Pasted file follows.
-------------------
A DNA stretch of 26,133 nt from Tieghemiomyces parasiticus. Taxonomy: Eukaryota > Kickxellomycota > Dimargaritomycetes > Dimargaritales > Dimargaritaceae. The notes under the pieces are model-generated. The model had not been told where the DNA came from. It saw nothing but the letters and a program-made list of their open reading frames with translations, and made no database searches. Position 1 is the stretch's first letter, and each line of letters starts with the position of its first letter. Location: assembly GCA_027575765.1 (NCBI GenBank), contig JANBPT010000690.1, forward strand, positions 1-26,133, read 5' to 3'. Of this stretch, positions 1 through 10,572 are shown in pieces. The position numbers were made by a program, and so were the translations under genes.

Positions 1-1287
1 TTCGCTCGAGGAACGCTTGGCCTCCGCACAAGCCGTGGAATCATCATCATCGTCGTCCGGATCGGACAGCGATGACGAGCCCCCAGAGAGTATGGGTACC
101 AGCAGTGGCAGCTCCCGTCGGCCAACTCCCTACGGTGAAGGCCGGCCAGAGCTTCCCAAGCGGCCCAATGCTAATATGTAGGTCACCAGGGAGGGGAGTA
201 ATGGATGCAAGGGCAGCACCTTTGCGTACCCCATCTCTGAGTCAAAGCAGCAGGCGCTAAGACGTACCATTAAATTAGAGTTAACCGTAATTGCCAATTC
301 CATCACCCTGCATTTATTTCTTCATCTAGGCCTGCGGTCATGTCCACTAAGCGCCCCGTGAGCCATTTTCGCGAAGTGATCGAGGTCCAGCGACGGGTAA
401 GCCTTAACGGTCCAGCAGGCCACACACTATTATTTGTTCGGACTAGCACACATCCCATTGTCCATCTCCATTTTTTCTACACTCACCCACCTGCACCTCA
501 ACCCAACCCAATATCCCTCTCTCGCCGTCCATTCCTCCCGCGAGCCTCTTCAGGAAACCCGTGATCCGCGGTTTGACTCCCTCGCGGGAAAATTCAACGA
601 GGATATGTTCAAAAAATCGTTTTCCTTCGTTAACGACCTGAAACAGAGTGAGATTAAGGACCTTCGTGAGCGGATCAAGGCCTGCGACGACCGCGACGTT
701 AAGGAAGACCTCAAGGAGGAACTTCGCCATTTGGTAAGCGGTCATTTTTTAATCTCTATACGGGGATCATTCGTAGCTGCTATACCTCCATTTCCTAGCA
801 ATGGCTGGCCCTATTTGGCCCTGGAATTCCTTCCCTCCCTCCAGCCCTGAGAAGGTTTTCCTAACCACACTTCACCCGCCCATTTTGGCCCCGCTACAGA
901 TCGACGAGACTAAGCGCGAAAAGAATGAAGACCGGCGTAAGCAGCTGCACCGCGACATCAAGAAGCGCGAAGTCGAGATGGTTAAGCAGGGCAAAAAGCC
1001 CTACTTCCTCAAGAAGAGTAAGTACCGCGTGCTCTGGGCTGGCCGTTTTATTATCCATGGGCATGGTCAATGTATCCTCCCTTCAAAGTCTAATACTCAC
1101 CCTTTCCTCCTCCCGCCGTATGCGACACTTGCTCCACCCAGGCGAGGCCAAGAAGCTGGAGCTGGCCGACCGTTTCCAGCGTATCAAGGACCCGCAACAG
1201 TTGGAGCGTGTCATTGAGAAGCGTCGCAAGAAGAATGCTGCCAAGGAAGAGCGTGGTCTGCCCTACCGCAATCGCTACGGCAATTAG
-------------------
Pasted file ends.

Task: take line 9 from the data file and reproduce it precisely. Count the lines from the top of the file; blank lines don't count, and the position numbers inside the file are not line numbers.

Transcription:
601 GGATATGTTCAAAAAATCGTTTTCCTTCGTTAACGACCTGAAACAGAGTGAGATTAAGGACCTTCGTGAGCGGATCAAGGCCTGCGACGACCGCGACGTT